What would be interesting would be if at some point, these concerts are priced extremely low, way below a price where it would sell out, and every show would sell out but everyone has to buy something to get themselves a place on line.

    It’s obviously useful for something that’s going to sell out, to extract more money, but it could also be useful in other situations, A $15 show could become a $10 show, with that whole lining up thing, where some would be spending $20+.

    It really seems that this could be a solution to a real problem, in favor of this.

    • Avatar
      Lisa

      I agree. Why should scalpers make all the money. Im gonna buy it anyway. I could never afford a concert either way. Smart plan

  3. Avatar
    Brittany

    If you actually look you will notice that you can also promote her by watching the videos and on social media to get boasts. There is nothing wrong with this idea. It is not all about the money. Even if it was, who cares! It is the music industry, other artist do it as well. Also it isn’t just teens doing it. I am doing participating in it and I am no where near a teen. I was going to buy the album and watch the video anyway, why not get a better chance to get tickets.

    THANK YOU TAYLOR FOR HELPING FANS GET ACCESS TO YOUR TICKETS AT REASONABLE COSTS INSTEAD OF THROUGH 3RD PARTY SITES!!!!!

    • Avatar
      Jim

      Agree.

      And people are complaining about scam as it relates to the charts. Here, real people are buying a real product. Scams happen all the time to influence charts. Big corporations can buy 1 Million albums and give them away. That’s a scam. Bots with pay spotify accounts can play songs over and over, giving a single song thousands of plays in a month.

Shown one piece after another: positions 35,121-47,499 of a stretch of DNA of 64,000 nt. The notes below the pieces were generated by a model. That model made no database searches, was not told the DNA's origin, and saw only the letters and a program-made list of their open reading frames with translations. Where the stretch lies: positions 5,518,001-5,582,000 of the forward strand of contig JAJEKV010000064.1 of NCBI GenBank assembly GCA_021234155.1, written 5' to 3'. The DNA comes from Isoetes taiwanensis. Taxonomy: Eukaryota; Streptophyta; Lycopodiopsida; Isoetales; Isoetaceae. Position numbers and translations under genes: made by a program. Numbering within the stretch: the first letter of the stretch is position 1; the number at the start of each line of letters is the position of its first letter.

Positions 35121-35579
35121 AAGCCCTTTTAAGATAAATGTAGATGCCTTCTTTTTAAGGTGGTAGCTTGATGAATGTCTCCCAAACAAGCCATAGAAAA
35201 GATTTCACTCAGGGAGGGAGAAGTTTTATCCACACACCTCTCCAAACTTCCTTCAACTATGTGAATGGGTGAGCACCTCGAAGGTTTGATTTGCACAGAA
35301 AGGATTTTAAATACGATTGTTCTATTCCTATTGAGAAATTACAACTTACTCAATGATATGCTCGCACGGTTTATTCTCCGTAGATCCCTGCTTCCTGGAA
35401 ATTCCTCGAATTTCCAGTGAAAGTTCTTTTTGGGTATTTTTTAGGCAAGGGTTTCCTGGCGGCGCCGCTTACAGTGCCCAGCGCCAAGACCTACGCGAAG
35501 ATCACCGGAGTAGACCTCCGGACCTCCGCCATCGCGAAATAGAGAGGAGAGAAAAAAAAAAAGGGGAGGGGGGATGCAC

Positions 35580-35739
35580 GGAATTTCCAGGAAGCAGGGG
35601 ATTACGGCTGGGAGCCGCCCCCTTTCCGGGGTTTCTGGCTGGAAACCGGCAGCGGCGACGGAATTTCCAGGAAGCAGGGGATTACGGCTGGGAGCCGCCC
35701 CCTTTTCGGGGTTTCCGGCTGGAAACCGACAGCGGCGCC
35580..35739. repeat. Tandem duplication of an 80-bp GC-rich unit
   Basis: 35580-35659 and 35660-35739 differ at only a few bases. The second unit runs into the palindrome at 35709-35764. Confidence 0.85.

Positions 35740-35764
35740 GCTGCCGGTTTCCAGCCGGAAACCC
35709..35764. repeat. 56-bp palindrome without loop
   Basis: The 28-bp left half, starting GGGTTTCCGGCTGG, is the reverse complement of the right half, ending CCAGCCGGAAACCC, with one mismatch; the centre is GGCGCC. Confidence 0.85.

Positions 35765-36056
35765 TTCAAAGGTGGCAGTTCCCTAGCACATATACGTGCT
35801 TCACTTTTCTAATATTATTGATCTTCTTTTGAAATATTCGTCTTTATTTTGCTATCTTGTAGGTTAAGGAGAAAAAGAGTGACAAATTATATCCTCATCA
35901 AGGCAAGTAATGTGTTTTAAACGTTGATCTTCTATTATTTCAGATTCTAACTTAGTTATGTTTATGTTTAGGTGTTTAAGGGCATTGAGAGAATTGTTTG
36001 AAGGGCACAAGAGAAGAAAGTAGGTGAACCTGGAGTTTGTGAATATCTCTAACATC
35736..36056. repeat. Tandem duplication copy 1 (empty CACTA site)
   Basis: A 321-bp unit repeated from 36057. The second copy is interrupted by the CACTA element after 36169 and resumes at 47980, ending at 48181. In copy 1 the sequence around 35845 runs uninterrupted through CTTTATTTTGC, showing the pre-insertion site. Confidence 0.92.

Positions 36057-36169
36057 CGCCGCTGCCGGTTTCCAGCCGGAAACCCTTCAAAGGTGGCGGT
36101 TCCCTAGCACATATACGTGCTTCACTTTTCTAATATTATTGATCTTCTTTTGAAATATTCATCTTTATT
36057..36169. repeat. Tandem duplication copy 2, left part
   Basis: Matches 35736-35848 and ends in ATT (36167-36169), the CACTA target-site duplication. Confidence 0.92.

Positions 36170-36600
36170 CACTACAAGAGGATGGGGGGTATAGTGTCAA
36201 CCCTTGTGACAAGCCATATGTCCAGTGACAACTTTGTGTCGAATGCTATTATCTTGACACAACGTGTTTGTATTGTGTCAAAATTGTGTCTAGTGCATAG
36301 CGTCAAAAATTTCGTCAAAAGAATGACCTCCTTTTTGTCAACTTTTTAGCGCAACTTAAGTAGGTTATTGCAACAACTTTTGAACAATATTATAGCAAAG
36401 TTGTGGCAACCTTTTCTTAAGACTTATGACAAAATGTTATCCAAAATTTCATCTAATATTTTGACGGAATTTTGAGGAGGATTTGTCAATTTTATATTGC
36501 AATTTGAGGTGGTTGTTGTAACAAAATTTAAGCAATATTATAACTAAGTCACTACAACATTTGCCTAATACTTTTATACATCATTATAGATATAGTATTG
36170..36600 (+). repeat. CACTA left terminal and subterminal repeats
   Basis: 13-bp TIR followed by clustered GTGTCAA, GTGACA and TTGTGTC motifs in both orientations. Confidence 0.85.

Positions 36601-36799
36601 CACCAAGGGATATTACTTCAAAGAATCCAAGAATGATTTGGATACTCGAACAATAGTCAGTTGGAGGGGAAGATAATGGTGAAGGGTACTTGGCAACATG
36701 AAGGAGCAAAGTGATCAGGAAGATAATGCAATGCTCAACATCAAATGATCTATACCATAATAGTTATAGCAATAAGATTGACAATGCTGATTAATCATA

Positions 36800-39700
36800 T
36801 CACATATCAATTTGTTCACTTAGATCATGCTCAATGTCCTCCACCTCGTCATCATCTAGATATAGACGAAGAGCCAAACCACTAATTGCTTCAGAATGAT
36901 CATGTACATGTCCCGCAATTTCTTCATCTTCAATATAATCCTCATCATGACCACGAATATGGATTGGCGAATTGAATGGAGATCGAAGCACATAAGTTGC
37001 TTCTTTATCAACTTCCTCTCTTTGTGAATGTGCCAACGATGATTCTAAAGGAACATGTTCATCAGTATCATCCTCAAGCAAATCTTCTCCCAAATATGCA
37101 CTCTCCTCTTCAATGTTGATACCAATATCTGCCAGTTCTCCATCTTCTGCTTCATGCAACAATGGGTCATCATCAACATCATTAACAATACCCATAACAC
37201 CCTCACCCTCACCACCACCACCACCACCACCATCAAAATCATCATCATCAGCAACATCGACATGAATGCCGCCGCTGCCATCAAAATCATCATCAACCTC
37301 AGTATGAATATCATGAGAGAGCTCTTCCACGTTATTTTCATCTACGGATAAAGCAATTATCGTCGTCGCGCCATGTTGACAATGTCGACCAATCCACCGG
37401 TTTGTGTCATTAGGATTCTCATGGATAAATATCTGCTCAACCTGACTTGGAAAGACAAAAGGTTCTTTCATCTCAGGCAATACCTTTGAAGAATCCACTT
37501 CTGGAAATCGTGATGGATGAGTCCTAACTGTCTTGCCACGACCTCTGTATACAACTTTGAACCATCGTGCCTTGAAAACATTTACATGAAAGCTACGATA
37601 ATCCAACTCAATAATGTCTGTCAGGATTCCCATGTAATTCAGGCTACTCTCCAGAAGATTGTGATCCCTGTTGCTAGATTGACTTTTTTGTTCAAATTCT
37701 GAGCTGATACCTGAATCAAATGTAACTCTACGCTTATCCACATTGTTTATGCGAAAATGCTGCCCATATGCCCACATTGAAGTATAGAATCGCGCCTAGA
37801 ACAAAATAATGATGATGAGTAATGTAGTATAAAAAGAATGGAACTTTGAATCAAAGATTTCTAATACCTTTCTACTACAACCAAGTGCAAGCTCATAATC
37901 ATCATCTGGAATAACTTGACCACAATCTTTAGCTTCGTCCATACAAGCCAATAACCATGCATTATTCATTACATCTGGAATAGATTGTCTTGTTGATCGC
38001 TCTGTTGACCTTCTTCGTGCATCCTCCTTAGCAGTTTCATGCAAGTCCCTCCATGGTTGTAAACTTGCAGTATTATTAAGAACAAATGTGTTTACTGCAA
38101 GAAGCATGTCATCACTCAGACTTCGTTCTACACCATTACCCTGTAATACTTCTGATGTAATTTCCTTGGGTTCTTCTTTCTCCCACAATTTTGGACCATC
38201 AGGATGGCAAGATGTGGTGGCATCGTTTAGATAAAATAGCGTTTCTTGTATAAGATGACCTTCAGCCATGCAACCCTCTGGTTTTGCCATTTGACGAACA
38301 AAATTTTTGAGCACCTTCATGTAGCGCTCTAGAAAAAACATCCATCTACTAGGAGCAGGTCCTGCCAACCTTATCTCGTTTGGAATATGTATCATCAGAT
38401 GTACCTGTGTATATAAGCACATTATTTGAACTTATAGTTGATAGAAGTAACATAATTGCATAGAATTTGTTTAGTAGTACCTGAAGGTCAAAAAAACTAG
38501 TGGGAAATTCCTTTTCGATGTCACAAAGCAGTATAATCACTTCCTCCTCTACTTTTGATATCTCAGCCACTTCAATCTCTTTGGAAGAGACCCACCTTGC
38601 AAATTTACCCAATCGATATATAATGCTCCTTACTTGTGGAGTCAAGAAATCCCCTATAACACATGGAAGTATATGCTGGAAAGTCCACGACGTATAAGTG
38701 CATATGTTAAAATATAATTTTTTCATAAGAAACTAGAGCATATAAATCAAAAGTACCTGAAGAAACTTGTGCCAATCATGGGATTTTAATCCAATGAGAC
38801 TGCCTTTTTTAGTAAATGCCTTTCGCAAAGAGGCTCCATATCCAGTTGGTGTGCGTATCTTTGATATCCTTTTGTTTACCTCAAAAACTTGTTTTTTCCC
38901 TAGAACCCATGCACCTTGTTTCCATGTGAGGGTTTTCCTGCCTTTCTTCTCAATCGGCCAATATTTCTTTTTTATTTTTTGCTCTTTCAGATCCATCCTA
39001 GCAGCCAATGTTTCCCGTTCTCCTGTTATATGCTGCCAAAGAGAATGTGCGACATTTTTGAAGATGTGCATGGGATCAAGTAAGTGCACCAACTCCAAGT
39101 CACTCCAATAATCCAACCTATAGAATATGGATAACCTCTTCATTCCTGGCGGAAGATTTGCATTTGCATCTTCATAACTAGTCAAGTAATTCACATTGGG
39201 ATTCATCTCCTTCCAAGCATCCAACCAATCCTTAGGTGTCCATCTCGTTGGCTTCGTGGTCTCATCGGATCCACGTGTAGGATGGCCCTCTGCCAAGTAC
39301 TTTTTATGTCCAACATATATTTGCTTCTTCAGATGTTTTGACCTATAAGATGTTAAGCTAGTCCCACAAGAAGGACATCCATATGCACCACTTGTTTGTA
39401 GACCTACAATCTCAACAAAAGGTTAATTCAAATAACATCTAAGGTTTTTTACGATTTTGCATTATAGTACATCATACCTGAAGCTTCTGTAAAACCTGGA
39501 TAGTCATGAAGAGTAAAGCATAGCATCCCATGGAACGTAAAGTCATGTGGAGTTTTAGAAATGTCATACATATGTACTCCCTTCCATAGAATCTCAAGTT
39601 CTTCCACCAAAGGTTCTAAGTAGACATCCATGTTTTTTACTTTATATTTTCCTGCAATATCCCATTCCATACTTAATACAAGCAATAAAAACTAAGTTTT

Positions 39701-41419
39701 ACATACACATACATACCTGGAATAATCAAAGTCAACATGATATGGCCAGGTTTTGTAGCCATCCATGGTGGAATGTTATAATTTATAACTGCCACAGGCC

• Avatar
      LinSwiftie

      Yes! All these critics (haters) keep conveniently failing to mention that you can watch her videos for FREE and also get boosts. Lots of fans buy tickets. How do you make it so the craziest fans get the best seats? Let them do what they do best! Act like crazy Swifties ? I myself (and sounds like you as well!) am happy to watch 40 videos a day to demonstrate I deserve to be near the front of the line for the best seats. Why should the casual, fair-weather fan have the same access as those of us willing to spend 3 hours a day watching and sharing?! I’ve bought 1 album and no merchandise (bc what I want is sold out), but I’m still in the green thanks to all the video watching!

  4. Avatar
    Paul Resnikoff

    There’s another way to beat scalpers: just charge the actual price that people willing to pay.

    A bunch of people will gladly pay $1,000 (or a lot more) to see Taylor Swift front row. Scalpers exist because of the difference in the initial purchase price and this $1,000 ‘real’ price (as determined by willing buyers)

    • Avatar
      Ritch Esra - Music Business Registry

      That’s the problem Paul – No artist is willing to openly charge what they can get for tickets because of the perception that it creates. But it’s a fact that many of these same acts that won’t openly charge that kind of money will willingly allow their best seats to sold on the secondary market and profit from it enormously.

      Swift will come to learn the hard way you don’t overcharge your legitimate fans (without even a guarantee that they’ll get a ticket!) to stop the scalpers from selling tickets. She needs to take a lesson from Springsteen – who is handling the “insane demand” for those 32 theater shows at a 946 seat venue in a much more more appropriate and fair way.

  5. Avatar
    LeaT

    Man, look at these people so passionately defending someone who is scamming them as we speak. What a “cult of personality” this girl has built. It’s actually scary.

  6. Avatar
    Paul Lanning

    Artificially low ticket prices = bonanza for scalpers.

  7. Avatar
    Truth

    This was another pure straight genius move by Taylor and her team. No fans on twitter are upset, just overall haters. Fans will surely appreciate the move and anyone else will either go to the show or not since they don’t care as much as those who are dying to get their spot. I love her more because of this.